18. Word Meanings Matter: Cultivating English Vocabulary Knowledge in Fifth-Grade Spanish-Speaking Language Minority Learners

    ERIC Educational Resources Information Center

    Mancilla-Martinez, Jeannette

    2010-01-01

    This pilot study investigated the effects of a 20-week quasiexperimental vocabulary intervention aimed at improving Spanish-speaking language minority students' English vocabulary and writing outcomes. Participants were two matched samples of fifth graders (N = 49) in a predominantly Latino, low-income urban school. Pre- and posttest analyses…

  19. Toward a Model of Motivated Vocabulary Learning: A Structural Equation Modeling Approach

    ERIC Educational Resources Information Center

    Tseng, Wen-Ta; Schmitt, Norbert

    2008-01-01

    This study presents a structural model that integrates vocabulary knowledge and motivation with six latent variables: the initial appraisal of vocabulary learning experience, self-regulating capacity of vocabulary learning, strategic vocabulary learning involvement, mastery of vocabulary learning tactics, vocabulary knowledge, and postappraisal of…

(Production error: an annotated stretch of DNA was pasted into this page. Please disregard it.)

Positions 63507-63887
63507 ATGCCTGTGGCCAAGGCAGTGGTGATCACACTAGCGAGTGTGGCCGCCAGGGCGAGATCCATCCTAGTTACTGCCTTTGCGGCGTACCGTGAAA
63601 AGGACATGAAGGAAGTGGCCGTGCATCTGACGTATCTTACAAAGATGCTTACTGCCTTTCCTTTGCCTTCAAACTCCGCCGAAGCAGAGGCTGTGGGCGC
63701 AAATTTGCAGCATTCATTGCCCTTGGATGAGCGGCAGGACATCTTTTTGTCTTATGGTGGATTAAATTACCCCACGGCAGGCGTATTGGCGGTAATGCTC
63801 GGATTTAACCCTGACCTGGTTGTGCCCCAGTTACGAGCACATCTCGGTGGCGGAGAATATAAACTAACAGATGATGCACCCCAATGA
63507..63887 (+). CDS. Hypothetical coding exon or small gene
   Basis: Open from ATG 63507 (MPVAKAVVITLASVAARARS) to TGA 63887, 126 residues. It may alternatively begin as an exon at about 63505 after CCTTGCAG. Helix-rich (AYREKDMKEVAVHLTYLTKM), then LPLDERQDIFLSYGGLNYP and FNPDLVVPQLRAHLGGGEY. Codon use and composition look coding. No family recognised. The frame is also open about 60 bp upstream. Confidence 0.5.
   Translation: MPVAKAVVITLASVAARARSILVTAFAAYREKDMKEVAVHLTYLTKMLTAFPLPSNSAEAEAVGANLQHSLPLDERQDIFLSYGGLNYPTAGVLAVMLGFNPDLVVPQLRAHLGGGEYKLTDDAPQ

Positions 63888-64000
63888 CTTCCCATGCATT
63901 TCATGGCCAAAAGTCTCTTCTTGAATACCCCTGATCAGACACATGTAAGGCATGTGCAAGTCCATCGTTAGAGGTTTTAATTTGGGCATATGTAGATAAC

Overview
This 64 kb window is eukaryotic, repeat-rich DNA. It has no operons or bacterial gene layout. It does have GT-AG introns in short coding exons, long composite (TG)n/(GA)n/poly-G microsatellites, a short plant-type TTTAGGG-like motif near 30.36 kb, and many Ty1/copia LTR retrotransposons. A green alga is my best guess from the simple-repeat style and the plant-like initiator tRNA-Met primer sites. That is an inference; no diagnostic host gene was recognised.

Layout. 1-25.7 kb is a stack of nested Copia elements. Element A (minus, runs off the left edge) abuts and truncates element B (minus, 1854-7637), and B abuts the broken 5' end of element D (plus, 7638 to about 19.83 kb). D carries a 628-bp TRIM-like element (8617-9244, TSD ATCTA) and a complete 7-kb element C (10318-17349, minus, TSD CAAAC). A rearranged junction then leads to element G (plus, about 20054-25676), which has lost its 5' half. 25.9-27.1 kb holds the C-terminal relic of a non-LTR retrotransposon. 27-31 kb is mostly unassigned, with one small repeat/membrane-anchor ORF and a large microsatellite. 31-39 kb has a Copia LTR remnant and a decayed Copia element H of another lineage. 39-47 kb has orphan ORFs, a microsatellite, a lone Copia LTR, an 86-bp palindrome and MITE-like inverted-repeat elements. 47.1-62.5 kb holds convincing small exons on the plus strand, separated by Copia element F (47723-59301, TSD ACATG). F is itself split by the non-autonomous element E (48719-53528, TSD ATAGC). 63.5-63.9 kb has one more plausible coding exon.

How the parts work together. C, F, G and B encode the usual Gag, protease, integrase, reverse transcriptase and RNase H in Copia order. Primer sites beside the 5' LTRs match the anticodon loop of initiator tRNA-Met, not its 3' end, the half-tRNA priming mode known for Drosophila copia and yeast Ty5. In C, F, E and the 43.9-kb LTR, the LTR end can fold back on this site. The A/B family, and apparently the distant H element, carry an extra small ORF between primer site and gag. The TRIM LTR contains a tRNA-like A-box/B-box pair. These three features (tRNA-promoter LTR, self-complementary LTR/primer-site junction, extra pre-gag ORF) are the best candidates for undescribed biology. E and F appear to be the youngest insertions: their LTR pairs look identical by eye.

20. Visualizing Vocabulary

    ERIC Educational Resources Information Center

    Skophammer, Karen

    2012-01-01

    Vocabulary can become tedious and a chore if it is approached as such. By making art terms and vocabulary meaningful, students will remember and use them for years to come. In this article, the author describes two vocabulary review projects that work wonderfully and create great works of art: (1) cursive creature rubbings; and (2) bubbling bodies…

  1. What Is Most Important to Know about Vocabulary?

    ERIC Educational Resources Information Center

    Kucan, Linda

    2012-01-01

    This article makes use of Perfetti's Lexical Quality Hypothesis as a perspective for thinking about vocabulary instruction in terms of semantics (meaning), phonology (pronunciation), orthography (spelling), morphology (meaningful word parts), and syntax (how words function in sentences). Examples are presented of how these aspects of vocabulary